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The week of November 10, characterized now by

the dramatic occupation of Millbank and

described as “the event of the generation of
debt, precarity, and unemployment,” brought
50,000 people into the streets of London.1
Entering the halls of Britain’s Conservative Party

headquarters, many of us found ourselves
overwhelmed by a movement we did not know
existed. Formerly tucked in the folds of student
unions, further education colleges, local
councils, trade unions, and classrooms, a
mobilization that seemed almost unthinkable
only the week before materialized before our
eyes. At once beautiful and perplexing for many
of us involved in the formerly benign feeling of
Precarious Workers Brigade London’s cultural scene, was to see how quickly

Fragments so many of us – artists, lecturers, students of

fashion, design, music, and theatre – shed years
of a neoliberal lockdown on the arts to re-
Toward an conjugate ourselves as active political agents.
!!!!!!!!!!What can only be described as an

Understanding ideological attack on the poor, on arts and

humanities – on critical thought and production

of a Week that
and on what little remains of the British welfare
state – threw Britain into a state of crisis. In
response, we demanded free education for all,

Changed for cultural assets to be managed through

democratic processes, for decisions about the

future of culture and education to stay out of the
Fragments Toward an Understanding of a Week that Changed Everything…

hands of non-elected “advisors” (such as Lord

Browne, former Chief Executive of British
Petroleum and current Chair of Trustees of the
Tate Gallery). We also shouted that our
resistance to the current cuts is not a call for the
e-flux journal #24 — april 2011 ! Precarious Workers Brigade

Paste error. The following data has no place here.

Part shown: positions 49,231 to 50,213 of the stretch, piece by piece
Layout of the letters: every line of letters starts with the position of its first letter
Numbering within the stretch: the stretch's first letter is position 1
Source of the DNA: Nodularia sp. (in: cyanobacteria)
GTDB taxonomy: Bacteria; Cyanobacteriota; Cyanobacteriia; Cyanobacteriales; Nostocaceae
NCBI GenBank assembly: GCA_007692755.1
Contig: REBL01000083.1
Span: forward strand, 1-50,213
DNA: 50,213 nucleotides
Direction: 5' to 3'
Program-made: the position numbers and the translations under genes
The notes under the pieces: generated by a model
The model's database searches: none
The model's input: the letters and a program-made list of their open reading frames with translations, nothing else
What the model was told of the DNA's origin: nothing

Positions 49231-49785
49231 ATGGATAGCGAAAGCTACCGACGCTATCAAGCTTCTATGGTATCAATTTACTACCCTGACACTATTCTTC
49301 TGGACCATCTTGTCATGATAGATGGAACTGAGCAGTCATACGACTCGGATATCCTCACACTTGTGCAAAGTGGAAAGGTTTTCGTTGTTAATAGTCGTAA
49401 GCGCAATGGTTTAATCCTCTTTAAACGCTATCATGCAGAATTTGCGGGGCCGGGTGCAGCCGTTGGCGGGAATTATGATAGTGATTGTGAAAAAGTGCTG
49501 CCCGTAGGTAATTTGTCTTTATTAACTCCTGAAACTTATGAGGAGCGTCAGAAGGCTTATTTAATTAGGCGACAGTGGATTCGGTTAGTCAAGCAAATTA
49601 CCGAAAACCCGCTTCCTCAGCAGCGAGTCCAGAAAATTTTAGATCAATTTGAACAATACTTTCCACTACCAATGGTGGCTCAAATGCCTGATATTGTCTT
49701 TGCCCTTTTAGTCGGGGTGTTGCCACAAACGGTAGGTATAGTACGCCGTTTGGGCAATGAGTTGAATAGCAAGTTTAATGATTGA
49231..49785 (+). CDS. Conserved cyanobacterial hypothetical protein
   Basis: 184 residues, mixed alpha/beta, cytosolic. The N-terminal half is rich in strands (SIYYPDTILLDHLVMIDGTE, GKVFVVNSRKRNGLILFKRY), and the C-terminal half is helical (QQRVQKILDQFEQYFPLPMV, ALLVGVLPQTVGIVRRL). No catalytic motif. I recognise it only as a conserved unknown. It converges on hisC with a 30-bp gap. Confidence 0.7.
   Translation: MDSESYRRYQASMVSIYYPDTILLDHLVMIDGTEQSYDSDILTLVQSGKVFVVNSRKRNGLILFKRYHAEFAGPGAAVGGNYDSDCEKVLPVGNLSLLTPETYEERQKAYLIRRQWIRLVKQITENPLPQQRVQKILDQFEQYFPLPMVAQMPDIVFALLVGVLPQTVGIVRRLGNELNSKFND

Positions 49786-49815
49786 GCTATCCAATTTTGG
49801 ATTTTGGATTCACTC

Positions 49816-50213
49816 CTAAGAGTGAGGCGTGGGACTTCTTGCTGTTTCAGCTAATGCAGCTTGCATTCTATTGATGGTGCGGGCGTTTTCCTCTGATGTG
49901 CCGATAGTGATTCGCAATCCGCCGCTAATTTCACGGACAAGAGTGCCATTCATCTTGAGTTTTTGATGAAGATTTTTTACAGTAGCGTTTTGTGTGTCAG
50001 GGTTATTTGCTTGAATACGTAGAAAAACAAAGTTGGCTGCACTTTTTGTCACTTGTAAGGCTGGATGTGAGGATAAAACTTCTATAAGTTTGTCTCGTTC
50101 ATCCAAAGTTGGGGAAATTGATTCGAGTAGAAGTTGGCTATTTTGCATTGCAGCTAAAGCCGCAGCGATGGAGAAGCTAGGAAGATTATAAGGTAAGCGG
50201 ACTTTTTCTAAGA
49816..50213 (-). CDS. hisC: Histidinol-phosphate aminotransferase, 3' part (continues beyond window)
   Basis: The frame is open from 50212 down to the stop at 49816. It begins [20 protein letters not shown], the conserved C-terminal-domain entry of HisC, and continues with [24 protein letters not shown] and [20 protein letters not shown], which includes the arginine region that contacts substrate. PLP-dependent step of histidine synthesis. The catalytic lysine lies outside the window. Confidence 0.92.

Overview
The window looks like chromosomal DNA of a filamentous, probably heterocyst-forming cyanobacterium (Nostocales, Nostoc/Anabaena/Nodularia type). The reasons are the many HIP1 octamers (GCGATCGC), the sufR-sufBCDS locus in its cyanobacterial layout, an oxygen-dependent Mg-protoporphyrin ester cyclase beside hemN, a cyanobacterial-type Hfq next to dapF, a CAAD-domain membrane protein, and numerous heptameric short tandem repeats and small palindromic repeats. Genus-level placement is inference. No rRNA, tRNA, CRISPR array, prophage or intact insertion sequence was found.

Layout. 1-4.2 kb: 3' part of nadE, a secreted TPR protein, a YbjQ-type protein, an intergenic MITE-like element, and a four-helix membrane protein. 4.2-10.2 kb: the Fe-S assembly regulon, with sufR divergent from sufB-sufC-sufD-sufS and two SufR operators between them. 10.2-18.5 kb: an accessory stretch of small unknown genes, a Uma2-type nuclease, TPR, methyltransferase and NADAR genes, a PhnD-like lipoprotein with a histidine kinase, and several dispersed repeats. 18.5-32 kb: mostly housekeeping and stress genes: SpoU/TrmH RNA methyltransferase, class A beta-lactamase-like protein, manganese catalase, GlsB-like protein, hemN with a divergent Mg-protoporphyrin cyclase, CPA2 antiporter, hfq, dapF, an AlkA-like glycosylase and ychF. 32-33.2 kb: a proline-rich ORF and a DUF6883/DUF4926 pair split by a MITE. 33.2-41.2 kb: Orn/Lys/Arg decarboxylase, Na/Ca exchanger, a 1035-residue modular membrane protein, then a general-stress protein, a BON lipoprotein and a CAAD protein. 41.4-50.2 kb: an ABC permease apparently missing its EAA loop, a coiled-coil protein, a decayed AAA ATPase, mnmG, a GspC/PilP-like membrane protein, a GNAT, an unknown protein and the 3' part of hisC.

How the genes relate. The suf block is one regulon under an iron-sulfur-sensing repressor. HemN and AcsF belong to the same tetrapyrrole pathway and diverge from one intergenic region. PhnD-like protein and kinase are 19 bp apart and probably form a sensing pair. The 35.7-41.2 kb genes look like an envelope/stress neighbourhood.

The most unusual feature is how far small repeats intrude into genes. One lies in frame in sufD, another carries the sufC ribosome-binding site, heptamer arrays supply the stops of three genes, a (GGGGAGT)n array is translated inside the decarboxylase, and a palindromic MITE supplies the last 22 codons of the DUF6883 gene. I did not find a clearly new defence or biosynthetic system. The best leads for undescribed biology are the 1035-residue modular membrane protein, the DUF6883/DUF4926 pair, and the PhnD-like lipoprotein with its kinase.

restoration of New Labour’s public-private

confusion, but something else: the articulation
of a cultural and political commons. Finally, we
demanded an end to police violence and showed
solidarity with those who have been arrested,
and against those who have suspended our right
to be in the streets.
!!!!!!!!!!In the frenzied chronicling of this autumn of
discontent, and of a movement with no end in
sight, it is impossible to analyze from outside, to
make reviews or predictions about “them” – the
students, artists, or activists. With the force of
life that has moved us from art school to art
school, from campus to campus, from meeting to
meeting, those regimes of spectatorship,
observation, and aesthetic judgment (in all their
contemporary pseudo-critical wrappings) that
felt so impenetrable before, suddenly seem
anachronistic in the context here and now.
!!!!!!!!!!We therefore write our recount in
fragments, moments, and movements from the
multiplicity and power of these recent events
that we do not yet know how to name. Names will
surely come, but there is also tremendous
happiness in the semioclasm of the early days
and nights of a movement at its beginning.

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November 10, 2010: National Day of Action, London UK. Photo: NC-SA.

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I. New Occupations…or Rehearsals for the
Re-enchantment of Consequence
In the years preceding this moment, the common
frustration of London’s critical art agents had
been directed towards the total inefficacy of
sophisticated so-called “radical” debates and
projects staged inside cultural and education
institutions. Always remaining confined within a
space of critique without consequence, we had
watched and even participated in the
instrumentalization of our work. We had
observed those capacities of art we hold dear
being converted to models of cultural
dissociation, imported and exported to and from
an international art arena.
!!!!!!!!!!Working in the context of such deeply
problematic institutions, and being so deeply
inscribed within them, without a movement, our
struggles were often isolated, disjointed, and
unheard. Our individual (and often inaudible)
protests of non-participation, attempts at
critical occupancy, telephone rants, and negative
reviews often seemed as alienated as the